Since Washington’s February 2020 agreement with the Taliban to withdraw from Afghanistan, some commentators have suggested that China may step into the vacuum. Beijing may be watching recent events with some apprehension, but it will also see the US withdrawal as presenting opportunities.
China has significant strategic, security and economic interests in the region that give it a stake in Afghanistan’s future stability. Its direct economic interests in Afghanistan include a 30-year lease on the Mes Aynak copper mine, which it has held since 2007 but hasn’t been able to exploit due to the volatile security situation. Beijing also likely has an eye on Afghanistan’s vast mineral resources, which are estimated to be worth more than US$1 trillion and include significant quantities of rare-earth elements.
Over the past 20 years, China has benefited from American and NATO involvement in the region, which provided the security environment that enabled Beijing to pursue its Belt and Road Initiative across Pakistan and Central Asia. China has invested particularly heavily in both Pakistan and Tajikistan, which represent important elements of two key BRI corridors. But they also share long and porous borders and ethnic and tribal links with Afghanistan and are acutely vulnerable to instability in Afghanistan.
China also sees Afghanistan as important to the security of its Xinjiang region because Afghanistan has long been used as a refuge by Uyghurs fleeing persecution in China, and also reportedly as a base by Uyghur militants.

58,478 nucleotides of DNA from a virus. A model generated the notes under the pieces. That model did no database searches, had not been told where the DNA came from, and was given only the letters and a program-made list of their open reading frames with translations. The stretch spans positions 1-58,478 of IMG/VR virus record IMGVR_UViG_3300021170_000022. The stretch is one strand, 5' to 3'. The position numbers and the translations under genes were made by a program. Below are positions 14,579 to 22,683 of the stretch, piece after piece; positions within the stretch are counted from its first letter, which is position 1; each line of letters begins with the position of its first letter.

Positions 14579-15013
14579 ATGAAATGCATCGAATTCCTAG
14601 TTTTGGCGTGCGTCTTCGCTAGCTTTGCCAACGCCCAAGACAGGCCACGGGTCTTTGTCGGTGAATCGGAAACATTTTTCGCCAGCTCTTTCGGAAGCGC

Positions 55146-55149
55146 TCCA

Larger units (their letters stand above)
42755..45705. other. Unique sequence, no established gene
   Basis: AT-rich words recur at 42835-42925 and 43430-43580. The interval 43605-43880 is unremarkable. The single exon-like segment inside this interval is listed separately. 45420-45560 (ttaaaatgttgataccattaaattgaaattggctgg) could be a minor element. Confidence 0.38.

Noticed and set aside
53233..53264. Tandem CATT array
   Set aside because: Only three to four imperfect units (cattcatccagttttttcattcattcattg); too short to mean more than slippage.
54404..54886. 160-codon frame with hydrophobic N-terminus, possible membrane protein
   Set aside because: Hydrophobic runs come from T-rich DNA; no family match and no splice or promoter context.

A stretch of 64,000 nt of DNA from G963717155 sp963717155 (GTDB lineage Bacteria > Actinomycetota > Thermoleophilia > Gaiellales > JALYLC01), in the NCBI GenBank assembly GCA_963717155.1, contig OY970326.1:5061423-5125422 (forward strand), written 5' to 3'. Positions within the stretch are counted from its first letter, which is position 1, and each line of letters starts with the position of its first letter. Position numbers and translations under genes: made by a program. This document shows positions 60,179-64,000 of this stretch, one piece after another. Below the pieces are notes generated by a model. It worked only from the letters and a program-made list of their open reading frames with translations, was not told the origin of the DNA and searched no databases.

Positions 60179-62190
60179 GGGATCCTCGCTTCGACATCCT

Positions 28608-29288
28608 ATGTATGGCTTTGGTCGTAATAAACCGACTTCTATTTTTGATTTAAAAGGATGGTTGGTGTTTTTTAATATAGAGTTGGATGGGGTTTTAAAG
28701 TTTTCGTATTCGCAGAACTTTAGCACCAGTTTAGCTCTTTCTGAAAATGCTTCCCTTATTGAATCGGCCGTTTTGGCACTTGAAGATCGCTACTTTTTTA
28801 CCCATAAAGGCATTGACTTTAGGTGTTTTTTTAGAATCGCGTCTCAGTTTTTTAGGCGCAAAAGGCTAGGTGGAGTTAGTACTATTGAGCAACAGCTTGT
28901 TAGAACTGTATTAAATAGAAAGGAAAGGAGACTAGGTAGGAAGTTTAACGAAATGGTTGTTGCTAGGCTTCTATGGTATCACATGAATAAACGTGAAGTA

While the form and substance of Beijing’s Afghanistan strategy are still taking shape, it will likely focus on drawing whoever is in power in Kabul into its orbit through targeted financial support and investment. Beijing may want to avoid undertaking any heavy lifting on Afghan security, but it will probably act to limit any instability or threats arising from the US departure that would impinge upon Chinese security interests or regional BRI investments.
Some commentators have argued that China will pursue its agenda in Afghanistan via a cooperative framework involving Pakistan, Russia and Iran and will stop short of committing ‘boots on the ground’ in Afghanistan. Others have suggested that Afghanistan is so central to China’s ‘march west’ that it’s inevitable that China will play a more direct and influential role in Afghanistan’s future security.